Genes & Cancer

Switching off malignant mesothelioma: exploiting the hypoxic microenvironment

Noushin Nabavi1,2,3, Kevin L. Bennewith4,5, Andrew Churg5, Yuzhuo Wang2,3, Colin C. Collins1,2, and Luciano Mutti6

1 Laboratory for Advanced Genome Analysis, Vancouver Prostate Centre, BC, Canada

2 Department of Urologic Sciences, University of British Columbia, BC, Canada

3 Department of Experimental Therapeutics, BC Cancer Agency, BC, Canada

4 Department of Integrative Oncology, BC Cancer Agency, BC, Canada

5 Department of Pathology and Laboratory Medicine, University of British Columbia, BC, Canada

6 Italian Group for Research and Therapy for Mesothelioma (GIMe) & School of Environment and Life Sciences, University of Salford, Manchester, United Kingdom


Luciano Mutti, email:


Colin C. Collins, email:

Keywords: mesothelioma, hypoxia, metabolism, cell cycle, proteolysis, DNA damage, angiogenesis, solid tumors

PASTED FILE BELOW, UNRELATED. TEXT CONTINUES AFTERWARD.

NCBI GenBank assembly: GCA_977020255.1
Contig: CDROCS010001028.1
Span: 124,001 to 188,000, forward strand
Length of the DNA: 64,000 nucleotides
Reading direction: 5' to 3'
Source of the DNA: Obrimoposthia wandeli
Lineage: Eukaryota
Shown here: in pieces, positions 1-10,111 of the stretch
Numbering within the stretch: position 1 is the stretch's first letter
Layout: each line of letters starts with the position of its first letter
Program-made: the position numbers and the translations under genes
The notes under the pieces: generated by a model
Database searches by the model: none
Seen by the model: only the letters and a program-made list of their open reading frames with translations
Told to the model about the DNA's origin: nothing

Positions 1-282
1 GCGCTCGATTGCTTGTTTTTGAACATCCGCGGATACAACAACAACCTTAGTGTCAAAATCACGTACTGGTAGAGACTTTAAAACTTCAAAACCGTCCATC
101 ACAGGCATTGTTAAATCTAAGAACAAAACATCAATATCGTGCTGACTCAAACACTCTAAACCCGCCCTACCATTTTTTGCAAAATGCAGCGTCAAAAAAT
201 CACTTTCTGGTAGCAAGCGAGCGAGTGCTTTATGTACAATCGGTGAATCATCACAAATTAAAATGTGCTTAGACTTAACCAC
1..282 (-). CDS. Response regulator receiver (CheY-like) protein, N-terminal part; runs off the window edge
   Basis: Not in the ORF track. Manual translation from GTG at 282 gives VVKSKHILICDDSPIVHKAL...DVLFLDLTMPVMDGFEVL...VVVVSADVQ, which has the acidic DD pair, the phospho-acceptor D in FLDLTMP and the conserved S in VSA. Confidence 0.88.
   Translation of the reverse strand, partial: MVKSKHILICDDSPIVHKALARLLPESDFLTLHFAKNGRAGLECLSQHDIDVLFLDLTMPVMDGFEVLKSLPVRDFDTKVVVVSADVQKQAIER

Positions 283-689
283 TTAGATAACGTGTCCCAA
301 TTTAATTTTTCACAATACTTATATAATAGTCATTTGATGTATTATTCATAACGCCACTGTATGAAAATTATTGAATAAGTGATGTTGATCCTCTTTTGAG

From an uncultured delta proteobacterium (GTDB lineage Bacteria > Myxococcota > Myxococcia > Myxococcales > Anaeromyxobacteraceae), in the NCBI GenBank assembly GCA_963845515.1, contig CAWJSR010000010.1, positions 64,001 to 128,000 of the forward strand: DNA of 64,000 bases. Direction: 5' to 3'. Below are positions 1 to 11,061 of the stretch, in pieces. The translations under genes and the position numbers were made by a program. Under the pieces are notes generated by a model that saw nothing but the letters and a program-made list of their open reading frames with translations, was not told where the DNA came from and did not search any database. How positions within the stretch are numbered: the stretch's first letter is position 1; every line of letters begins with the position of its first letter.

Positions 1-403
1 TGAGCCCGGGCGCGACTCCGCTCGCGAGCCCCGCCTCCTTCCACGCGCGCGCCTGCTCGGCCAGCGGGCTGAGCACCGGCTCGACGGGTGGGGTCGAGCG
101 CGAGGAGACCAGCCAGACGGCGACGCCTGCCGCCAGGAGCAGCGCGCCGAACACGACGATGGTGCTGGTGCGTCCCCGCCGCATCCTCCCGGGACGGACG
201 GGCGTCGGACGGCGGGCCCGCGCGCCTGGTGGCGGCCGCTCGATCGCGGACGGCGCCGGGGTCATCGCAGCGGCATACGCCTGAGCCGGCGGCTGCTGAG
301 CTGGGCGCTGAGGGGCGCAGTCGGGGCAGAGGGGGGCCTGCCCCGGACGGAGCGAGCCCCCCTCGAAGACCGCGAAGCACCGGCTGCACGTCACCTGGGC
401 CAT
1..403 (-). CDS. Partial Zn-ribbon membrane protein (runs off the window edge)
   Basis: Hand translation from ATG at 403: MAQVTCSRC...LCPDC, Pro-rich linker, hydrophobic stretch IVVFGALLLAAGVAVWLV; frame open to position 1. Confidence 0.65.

Received: November 22, 2016 Accepted: December 31, 2016 Published: January 01, 2017


Malignant mesotheliomas are aggressive, asbestos-related cancers with poor patient prognosis, typically arising in the mesothelial surfaces of tissues in pleural and peritoneal cavity. The relative unspecific symptoms of mesotheliomas, misdiagnoses, and lack of precise targeted therapies call for a more critical assessment of this disease. In the present review, we categorize commonly identified genomic aberrations of mesotheliomas into their canonical pathways and discuss targeting these pathways in the context of tumor hypoxia, a hallmark of cancer known to render solid tumors more resistant to radiation and most chemo-therapy. We then explore the concept that the intrinsic hypoxic microenvironment of mesotheliomas can be Achilles’ heel for targeted, multimodal therapeutic intervention.

PII: 124